FOXBOROUGH, Mass. – A perfect 10.

Sam Bradman made sure of it. The speedy senior midfielder scored six goals as unbeaten Salisbury defeated Cortland 14-10 to win the 2012 NCAA Men’s Division III Lacrosse Championship.

What’s more, Bradman became the first player in DIII history to be named Most Outstanding Player in back-to-back years, while his school won its 10th title and second in a row.

“Sam’s a great player,” Salisbury coach Jim Berkman said of Bradman, who finished his career with 201 goals, 71 this season. “I’m fortunate to be able to coach him for four years.”

Interactive Bracket
• Salisbury 14, Cortland 10
Recap Stats Highlights
Bradford reacts to Sea Gulls title
Cannone talks about the 'unbelievable' win
Berkman discusses his 10th national title
Salisbury's coach Jim Berkman reflects his heart attack

Championship Moments
Perfect season for Bradman

Salisbury, which has won 30 matches in a row, finished this season 23-0.

“It’s unbelievable,” senior defender Andrew Sellers said. “That’s the goal every year, to go undefeated and win the national championship. Last year we lost a game and still won the national championship, but nothing’s as sweet as perfection.”

Senior teammate Lantz Carter, who scored three goals Sunday, added that Berkman told them they had a chance to be great. “He said we had a chance to be compared to all those great teams at Salisbury, and all those teams were undefeated. So for the seniors coming back, that was one of our goals, to be perfect and be one of those great teams.”

Is it?

“I’ll let Coach answer that question. But I think so.”

Berkman, who not only coached an unbeaten team but survived a heart attack in March just a month after his 52nd birthday, smiled.

“We’ve had some pretty special teams at Salisbury,” said Berkman, 402-37 in 23 seasons at the school and 411-42 overall. “In the same sentence I can honestly say that this team is right there with a couple of those teams. “The ’94 and ’95 teams and 2007 teams were pretty special. The number one defenses and number one offenses and in goal differential, but in the same sentence when we’re talking about the best teams, this definitely is right there in the same breath.”

The Sea Gulls, champions of the Capital Athletic Conference, got there by surviving a game in which something had to give. Cortland, too, was unbeaten, as the Red Dragons on the SUNYAC finished 21-1.

“They’re going to go down in the records as one of the great teams in Cortland history,” Cortland coach Steve Beville said. “They had more wins in one season. They played for a national title. They played their hearts out. This team played their hearts out today and Salisbury made more plays than we did. Not that many more, but they did.”

You could say the Sea Gulls were showing a lot of heart, which could have been the theme of the season since Berkman drove himself to the hospital. The coach, whose one brother died at 44 of a heart attack and another who had a stroke at 52, credited his devotion to fitness and history of competing in more than 100 triathlons for saving his life.

“He didn’t take much time off for it and just pushed through the injury,” Sellers said. “It just shows the Salisbury determination. Even though he was in the hospital sending out texts telling us to get it done. I remember I texted him and I said, ‘Hey, I hope everything’s great.’ And he just texted me back and said make sure you’re watching film or something. So we pick up from Berkman’s intensity. It was really good to see coach Berkman come back from that in full health.”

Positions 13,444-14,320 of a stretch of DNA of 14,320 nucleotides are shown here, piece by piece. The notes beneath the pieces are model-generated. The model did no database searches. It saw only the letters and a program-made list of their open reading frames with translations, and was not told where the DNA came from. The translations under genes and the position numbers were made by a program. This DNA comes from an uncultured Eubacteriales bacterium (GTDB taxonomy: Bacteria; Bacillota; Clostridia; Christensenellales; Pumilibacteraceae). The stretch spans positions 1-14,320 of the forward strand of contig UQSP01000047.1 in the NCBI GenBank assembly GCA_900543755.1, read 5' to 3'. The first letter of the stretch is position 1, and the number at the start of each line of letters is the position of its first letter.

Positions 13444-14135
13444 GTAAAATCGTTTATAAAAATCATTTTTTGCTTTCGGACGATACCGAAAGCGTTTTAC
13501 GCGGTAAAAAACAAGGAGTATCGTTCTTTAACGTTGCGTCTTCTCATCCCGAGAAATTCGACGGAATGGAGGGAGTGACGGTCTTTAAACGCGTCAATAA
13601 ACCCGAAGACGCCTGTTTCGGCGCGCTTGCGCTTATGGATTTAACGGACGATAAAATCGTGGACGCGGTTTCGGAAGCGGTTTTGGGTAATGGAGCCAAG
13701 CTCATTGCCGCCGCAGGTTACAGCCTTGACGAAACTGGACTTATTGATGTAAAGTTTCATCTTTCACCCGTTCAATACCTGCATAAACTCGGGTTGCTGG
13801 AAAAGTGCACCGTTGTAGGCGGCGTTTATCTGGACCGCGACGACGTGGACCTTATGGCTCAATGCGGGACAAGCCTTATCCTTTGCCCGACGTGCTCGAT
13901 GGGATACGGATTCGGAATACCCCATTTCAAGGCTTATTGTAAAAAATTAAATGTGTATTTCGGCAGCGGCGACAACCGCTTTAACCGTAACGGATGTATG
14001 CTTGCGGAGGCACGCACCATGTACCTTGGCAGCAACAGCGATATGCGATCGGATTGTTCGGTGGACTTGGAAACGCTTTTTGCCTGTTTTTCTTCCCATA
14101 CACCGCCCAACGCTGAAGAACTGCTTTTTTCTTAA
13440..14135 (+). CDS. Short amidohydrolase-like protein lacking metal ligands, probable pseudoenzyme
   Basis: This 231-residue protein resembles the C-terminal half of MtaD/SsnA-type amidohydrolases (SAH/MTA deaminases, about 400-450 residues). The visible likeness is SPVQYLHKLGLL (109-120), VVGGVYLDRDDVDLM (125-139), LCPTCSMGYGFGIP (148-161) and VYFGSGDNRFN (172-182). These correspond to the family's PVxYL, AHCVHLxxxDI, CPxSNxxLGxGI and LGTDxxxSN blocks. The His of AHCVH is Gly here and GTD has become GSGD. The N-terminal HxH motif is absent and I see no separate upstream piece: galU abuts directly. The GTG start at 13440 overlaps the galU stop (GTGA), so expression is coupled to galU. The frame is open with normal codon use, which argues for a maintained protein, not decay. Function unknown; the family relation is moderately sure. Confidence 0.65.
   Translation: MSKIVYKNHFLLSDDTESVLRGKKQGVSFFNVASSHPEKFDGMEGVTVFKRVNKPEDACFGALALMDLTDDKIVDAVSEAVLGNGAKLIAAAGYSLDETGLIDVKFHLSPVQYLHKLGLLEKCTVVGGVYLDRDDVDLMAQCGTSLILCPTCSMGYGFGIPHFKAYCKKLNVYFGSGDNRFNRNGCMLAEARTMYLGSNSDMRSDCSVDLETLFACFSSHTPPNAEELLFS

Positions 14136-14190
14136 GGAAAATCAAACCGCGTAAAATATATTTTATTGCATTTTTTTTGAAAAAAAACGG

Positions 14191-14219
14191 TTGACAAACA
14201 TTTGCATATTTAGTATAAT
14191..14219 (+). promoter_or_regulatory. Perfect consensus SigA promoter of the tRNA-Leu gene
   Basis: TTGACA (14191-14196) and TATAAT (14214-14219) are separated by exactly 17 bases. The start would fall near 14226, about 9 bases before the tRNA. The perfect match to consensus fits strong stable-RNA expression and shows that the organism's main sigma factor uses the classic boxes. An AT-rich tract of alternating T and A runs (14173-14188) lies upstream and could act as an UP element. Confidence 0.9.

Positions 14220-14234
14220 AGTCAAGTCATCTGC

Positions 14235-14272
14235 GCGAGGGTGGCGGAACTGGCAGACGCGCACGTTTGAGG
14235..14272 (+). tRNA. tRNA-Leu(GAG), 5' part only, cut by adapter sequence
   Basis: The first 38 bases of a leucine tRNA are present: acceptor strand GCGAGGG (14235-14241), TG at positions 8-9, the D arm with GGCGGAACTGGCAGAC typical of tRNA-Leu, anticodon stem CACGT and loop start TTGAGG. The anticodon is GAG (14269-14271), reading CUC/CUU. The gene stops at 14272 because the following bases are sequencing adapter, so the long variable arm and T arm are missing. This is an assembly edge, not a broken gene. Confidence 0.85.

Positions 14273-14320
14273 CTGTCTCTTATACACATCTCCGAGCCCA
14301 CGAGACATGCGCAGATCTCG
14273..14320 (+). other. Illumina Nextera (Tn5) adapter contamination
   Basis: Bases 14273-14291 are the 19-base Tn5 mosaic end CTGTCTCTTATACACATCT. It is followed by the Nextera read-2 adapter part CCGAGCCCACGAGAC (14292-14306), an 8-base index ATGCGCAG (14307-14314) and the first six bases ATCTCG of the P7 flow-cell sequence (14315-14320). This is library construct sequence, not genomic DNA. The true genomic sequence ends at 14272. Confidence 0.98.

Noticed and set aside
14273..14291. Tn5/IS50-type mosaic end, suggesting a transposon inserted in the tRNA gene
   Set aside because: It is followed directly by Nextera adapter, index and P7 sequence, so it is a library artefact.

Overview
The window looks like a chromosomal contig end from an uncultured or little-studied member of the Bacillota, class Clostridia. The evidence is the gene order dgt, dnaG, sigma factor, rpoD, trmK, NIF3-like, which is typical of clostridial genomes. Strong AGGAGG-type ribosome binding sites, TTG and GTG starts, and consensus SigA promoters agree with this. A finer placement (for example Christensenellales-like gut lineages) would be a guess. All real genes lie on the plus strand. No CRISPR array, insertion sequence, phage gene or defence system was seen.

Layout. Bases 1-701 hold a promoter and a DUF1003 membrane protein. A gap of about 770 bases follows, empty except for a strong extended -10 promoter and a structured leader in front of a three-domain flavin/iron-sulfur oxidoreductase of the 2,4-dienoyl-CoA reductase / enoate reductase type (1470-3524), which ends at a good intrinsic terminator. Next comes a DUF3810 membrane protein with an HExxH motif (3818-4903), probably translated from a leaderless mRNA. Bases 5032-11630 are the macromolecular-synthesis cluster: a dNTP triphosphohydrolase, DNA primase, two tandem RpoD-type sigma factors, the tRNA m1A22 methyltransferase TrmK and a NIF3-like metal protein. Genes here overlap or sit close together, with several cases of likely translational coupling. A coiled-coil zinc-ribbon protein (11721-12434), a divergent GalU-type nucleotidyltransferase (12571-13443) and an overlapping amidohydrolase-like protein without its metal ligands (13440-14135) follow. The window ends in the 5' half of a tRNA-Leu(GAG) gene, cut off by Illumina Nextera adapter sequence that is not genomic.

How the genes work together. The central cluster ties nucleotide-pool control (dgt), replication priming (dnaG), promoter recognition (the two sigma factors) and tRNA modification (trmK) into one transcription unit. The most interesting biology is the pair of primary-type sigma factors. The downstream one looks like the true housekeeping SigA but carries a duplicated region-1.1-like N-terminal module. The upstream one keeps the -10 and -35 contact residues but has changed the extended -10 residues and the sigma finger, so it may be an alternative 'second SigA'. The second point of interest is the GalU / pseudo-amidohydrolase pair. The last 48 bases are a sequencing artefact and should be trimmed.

His staff made sure the Sea Gulls never missed a beat.

“We were still running practices with the same intensity,” Bradman said. “We had it in the back of our mind knowing he’d be back in full spirit in a couple of weeks.”

It wasn’t even that long, which is evidently how Berkman operates. Sunday, before the game, Berkman talked to the team for the first time openly about what he went through.

Let’s put it this way: It’s been a pretty interesting two months.
-- Salisbury head coach Jim Berkman

“We were talking about seizing the moment and perspective in life and enjoying everything,” Berkman said before pausing. “They knew I had a heart attack. But they didn’t know exactly what transpired when it happened at the gym and what I went through and I kind of shared it a little bit.

“The whole point of the message was that you have to live your life in the moment and you’re not going to get the moment back from today and make sure you leave it all on the field and when you take that shower at the end of the day you can honestly say there were no regrets and I gave it my very best effort. Life presents a lot of opportunities and make sure you seize those moments.”

Certainly his team did that against Cortland, breaking away from a 7-7 tie as Bradman scored three of his goals after that. It put the finishing touches on a season in which Berkman survived a heart attack and went unbeaten.

“Let’s put it this way: It’s been a pretty interesting two months,” Berkman said. “I was fortunate probably because of the lifestyle I live in being extremely healthy and extremely fit. A lot of people wouldn’t overcome it, 100-percent blockage, not too many people ever survive that. But I think because of the years of working out six and seven days a week and the over 100 triathlons that I’ve done, the auxiliary arteries were strong enough to pull me through.”

Sounds a lot like his team.